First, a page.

Around the world there are many different relationships between federal governments and regional or state governments. Much of the time the federal government has so much power that it is difficult for certain regions or states to gain power and advantage for themselves. A country that has a unique structure of power is Germany.
They have a federal government, the Bundesrat, that have more power than many and most second chambers in the world. Although they have this great amount of power, the regions in Germany, or Lander, have a relationship that grants them the ability to gain the resources that are needed for their region to become prosperous and truly reap the benefits of federalism. To illustrate this point it is important to compare the German federal structure to that of a less fair federal system. Canada is a centralized country that does not give the necessary power and resource to their individual provinces. The Lander have power through jurisdiction and law making, while Canada’s provinces are unable to affect laws in a significant way. Both countries have representation in their federal government based on population, but Canada has such a large margin in the portion of the country that houses the federal government, that it causes disproportional regionalization. As well, funding in the Lander is distributed equally with poorer Lander receiving financial help from the Bundesrat, while Canadian provinces struggle to attain resources and are in a constant fight with the federal government. In regards to cooperative politics, the mediation committee in Germany is represented equally with one member of each Lander, while Canada’s House of Commons is regionally misrepresented. Finally, Germany is united and has a strong federal system, while Canada is centralized and has problems with provinces, which is illustrated by the problems with Quebec wanting to separate. In all, Germany’s Federal system is fairer and more dependable than Canada’s is.
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First, the Bundesrat has more power than most second chambers, there is a great deal of power that the 16 Lander posses. Prior to the Bundesrat being created the Lander was already in existence as a political structure. This means that they were already established as a structural power and were fully capable of maintaining there own political system. For example, the regions that made up the all encompassing Lander had already dealt in a responsible way with issues such as policing, education and local government. As well, the Lander representatives have power to administer federal laws, (Roberts 2000, pg. 100). This is unlike most countries. Most regions that are inferior to the higher governmental power, in this case the Bundesrat, do not have any such a prominent role in deciding what will be law federally. They would usually have a minor say as a part of the country and not a full fledged initiator of laws. The Lander possess powers that can allow for a proper political fight for the government. They give politicians a chance to challenge the Bundesrat and have a say in politics. The Lander is “the best opposition for politicians,” (Silvia 1999, 169). Since the Lander has a voice, the German government has more stability and makes Germany a more legitimate and prosperous federation. The reason the Lander have so much power in the German governmental structure is because of the provisions set out by the Basic Law. Of course, there are too many examples that would illuminate the decisive power that the Lander have, but a few would indicate this trend. For instance, Article 73 gives exclusive federal jurisdiction over legislation involving foreign affairs, citizenship, money, customs, etc.. As well, the Lander maintains its power because of the extensive amount of residual powers that they possess, (Mahler 2002, pg. 289) This means that unless the federation does not take jurisdiction from them because of any legislative stipulations, they are able to exercise there power in most matters. The German political structure gives the Lander this type of power which allows them to maintain a fair stake in the governmental process.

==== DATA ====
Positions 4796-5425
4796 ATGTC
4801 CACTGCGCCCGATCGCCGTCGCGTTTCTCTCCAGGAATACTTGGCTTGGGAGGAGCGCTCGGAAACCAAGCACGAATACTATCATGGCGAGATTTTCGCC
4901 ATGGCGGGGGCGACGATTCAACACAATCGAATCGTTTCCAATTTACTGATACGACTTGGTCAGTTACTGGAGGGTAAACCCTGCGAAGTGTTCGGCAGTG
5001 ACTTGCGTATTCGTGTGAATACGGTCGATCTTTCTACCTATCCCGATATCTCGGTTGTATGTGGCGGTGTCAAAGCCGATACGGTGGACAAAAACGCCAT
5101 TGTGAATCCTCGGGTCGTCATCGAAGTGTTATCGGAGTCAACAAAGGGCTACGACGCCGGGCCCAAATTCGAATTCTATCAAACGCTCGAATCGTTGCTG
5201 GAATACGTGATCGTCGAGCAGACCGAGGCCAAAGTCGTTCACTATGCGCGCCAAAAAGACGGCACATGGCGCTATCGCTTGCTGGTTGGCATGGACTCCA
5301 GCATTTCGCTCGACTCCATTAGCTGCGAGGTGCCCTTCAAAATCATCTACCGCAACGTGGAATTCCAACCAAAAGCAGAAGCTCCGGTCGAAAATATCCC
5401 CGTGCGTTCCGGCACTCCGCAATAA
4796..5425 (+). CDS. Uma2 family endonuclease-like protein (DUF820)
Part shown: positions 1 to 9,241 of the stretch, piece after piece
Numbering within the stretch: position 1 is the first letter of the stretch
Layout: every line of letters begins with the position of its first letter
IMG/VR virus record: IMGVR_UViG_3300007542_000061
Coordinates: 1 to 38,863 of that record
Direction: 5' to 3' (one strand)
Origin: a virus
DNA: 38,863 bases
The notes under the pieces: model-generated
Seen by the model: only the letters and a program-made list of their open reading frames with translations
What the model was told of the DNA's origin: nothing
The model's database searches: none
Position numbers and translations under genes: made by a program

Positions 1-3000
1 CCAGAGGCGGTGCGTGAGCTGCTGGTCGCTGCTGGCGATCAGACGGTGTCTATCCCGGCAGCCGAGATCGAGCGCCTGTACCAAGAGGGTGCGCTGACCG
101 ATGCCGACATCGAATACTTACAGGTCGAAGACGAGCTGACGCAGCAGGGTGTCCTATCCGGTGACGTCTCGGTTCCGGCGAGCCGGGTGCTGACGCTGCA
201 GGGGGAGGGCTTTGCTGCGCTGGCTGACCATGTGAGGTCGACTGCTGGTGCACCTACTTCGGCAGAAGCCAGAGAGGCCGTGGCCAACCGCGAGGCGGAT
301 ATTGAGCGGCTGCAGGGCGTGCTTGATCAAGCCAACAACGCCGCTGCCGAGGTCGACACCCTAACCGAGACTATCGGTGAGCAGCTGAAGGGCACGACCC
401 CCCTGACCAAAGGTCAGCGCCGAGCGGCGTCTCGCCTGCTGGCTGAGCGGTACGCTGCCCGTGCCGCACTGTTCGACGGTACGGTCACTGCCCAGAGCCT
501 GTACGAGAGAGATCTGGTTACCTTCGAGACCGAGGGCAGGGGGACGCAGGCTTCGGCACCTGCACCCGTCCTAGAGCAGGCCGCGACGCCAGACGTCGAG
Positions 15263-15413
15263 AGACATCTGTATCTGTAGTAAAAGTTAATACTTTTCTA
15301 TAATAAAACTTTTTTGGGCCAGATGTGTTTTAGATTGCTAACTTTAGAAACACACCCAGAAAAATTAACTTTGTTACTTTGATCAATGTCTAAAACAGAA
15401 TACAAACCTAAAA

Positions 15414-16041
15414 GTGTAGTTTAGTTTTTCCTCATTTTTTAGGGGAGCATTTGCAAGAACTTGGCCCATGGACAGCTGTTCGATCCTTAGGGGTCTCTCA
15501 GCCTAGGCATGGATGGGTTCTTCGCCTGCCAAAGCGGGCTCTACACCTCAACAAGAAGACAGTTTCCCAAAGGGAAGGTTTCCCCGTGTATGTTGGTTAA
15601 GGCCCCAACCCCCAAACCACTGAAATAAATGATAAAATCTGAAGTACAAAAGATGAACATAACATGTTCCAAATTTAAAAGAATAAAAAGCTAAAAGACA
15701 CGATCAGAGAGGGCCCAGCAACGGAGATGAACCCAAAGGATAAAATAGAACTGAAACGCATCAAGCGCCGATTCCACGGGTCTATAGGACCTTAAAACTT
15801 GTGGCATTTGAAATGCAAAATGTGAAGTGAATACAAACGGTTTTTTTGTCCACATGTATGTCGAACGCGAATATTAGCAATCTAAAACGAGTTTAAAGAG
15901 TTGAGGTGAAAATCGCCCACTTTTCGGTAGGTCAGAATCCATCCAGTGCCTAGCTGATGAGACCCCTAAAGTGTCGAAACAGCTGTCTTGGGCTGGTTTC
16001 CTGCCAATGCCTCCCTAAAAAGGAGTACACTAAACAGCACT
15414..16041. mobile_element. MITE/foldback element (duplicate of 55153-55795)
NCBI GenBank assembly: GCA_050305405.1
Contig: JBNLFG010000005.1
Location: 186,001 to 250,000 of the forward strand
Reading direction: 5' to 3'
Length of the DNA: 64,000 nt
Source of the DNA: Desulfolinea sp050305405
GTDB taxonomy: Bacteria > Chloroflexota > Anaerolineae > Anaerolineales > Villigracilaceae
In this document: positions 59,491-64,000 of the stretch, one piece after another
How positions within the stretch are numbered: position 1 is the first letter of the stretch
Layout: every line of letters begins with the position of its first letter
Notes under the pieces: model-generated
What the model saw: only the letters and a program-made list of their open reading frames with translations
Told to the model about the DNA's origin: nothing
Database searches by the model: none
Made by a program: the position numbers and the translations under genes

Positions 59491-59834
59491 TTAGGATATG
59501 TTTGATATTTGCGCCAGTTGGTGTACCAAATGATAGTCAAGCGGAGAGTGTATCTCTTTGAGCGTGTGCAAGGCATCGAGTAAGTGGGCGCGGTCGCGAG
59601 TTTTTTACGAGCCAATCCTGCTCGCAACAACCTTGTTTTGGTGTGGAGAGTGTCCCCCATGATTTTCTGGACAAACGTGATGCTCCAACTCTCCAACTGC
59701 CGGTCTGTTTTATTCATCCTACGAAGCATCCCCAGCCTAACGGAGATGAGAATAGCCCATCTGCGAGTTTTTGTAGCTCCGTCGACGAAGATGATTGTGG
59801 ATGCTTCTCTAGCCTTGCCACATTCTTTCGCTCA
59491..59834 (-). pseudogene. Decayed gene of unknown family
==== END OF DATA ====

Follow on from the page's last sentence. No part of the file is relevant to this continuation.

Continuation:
In contrast, Canada’s regional influence is less pervasive. The provinces in Canada do not have the same say in the federal policies as the Lander do in Germany. The Lander were already a political system before the Bundesrat was created so they could maintain structure properly. Although provinces stood alone before the British gave the power to the central government and federalism was implemented, there was a more distinct sense of centralized government that took power away from the individual provinces and gave them less relative power, especially compared to the Lander.
Another separating factor is that there is a fair Lander representation in the Bundesrat. There is representation according to population, which is an almost ideal scenario so that there is not an unfair regional discrepancy between population and seat representation. Each Lander has at least three votes in the Bundesrat. Ones with more than two million receive four votes; more than six million have five votes and more than seven million have six votes. This idea helps the smaller Lander so that they are not overrun by the heavier populated Lander, (Silvia 1999, 170).
Similarly, Canada has a somewhat fair idea of population representation in the house of common. Ontario is the largest population so they have the most seats, representing 103 of the 301 seats. Since most of the population is in Ontario, the regional representation is overwhelming and could cause an unfair majority because regional issues are quite different and could be drastically affected by this.